Chapter 9. Tools of the Trade

In the preceding section, we covered all the foundational elements of NLP and how to develop NLP models. Starting with this chapter, we’ll cover what you should begin to think about as you come out of the wonderful world of training magnificent models on carefully curated datasets and into the mess that is the real world.

In this chapter specifically, we will discuss mainstream machine learning software and the choices you will face as you decide what to include in your stack. Then, in Chapter 10, we build custom web apps for machine learning and data science using an easy-to-use open source Python library called Streamlit, and we will conclude this section (in Chapter 11) with model deployment at scale using software from the industry leader, Databricks. By the end of these three chapters, you will have a good understanding of how to productionize machine learning models as web apps, APIs, and machine learning pipelines.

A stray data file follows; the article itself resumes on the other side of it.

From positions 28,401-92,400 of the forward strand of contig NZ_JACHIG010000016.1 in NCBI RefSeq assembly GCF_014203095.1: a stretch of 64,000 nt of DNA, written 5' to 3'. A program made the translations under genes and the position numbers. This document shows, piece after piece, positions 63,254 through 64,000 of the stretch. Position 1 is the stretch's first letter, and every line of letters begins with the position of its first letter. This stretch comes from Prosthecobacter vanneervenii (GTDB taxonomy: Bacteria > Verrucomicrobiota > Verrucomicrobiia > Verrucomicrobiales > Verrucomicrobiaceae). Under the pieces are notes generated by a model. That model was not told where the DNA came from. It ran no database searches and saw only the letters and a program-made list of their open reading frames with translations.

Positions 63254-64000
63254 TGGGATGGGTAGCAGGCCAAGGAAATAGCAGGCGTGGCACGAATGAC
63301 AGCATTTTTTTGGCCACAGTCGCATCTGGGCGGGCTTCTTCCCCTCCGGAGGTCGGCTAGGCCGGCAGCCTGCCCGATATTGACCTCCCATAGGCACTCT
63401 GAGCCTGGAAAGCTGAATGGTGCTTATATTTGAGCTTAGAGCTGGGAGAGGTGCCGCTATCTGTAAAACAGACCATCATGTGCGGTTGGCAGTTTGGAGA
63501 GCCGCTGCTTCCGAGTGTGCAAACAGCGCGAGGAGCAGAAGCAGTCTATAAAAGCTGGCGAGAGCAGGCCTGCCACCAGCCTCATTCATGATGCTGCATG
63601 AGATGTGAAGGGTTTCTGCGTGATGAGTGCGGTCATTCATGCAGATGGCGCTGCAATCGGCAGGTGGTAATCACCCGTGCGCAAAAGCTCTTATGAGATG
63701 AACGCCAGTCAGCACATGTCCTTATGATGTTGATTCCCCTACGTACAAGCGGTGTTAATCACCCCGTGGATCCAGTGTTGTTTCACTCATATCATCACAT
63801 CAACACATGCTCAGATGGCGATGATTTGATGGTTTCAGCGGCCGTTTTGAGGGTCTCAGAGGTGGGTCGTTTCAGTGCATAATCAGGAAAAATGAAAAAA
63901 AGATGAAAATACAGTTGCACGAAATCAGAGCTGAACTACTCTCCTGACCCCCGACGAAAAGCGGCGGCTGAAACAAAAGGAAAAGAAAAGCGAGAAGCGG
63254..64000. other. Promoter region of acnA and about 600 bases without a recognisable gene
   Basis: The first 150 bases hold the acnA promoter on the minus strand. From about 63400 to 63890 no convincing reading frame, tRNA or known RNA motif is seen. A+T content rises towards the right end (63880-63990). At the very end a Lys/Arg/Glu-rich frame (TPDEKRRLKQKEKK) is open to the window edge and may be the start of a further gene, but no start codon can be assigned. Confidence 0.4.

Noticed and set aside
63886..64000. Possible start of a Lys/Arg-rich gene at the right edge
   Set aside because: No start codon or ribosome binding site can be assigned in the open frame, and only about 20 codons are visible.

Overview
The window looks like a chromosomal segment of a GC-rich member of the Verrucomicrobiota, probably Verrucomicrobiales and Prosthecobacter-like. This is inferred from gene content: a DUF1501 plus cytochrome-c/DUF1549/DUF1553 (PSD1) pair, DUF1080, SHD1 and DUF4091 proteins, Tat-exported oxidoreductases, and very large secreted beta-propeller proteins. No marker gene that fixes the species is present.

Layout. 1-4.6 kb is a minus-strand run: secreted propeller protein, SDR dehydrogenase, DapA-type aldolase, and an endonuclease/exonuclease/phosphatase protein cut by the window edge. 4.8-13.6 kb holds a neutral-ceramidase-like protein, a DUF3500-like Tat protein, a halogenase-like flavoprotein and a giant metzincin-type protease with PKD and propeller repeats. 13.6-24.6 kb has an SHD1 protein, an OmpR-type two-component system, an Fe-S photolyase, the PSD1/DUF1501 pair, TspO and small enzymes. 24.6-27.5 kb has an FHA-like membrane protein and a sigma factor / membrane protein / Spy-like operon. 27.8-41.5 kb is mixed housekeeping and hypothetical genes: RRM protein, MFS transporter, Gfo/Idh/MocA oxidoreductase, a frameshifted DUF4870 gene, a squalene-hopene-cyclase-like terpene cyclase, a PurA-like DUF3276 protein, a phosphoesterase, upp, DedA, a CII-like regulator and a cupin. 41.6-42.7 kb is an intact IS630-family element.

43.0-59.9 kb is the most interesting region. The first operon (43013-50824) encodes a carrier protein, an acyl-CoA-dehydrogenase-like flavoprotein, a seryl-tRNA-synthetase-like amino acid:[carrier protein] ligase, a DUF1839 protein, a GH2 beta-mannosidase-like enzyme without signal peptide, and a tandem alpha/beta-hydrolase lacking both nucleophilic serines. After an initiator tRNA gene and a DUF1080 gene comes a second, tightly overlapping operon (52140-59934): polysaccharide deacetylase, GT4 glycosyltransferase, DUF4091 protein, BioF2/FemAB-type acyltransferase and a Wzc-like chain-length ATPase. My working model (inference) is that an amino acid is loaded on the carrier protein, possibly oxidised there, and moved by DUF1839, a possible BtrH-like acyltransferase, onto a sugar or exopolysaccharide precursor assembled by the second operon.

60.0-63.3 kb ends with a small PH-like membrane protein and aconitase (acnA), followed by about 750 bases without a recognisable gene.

Let’s start with a topic many developers love spending inordinate amounts of time arguing over: tools.

People who should probably be spending their time coding, love hashing out the standard TensorFlow versus PyTorch or best programming language debates on endlessly long Twitter threads, but we want to take a step back and talk about some of the more practical decisions you’ll have to wrestle with in the real world. After all, “applied” is in the title of this book.

Here are a few obligatory disclaimers:

  • It is almost certain that ...

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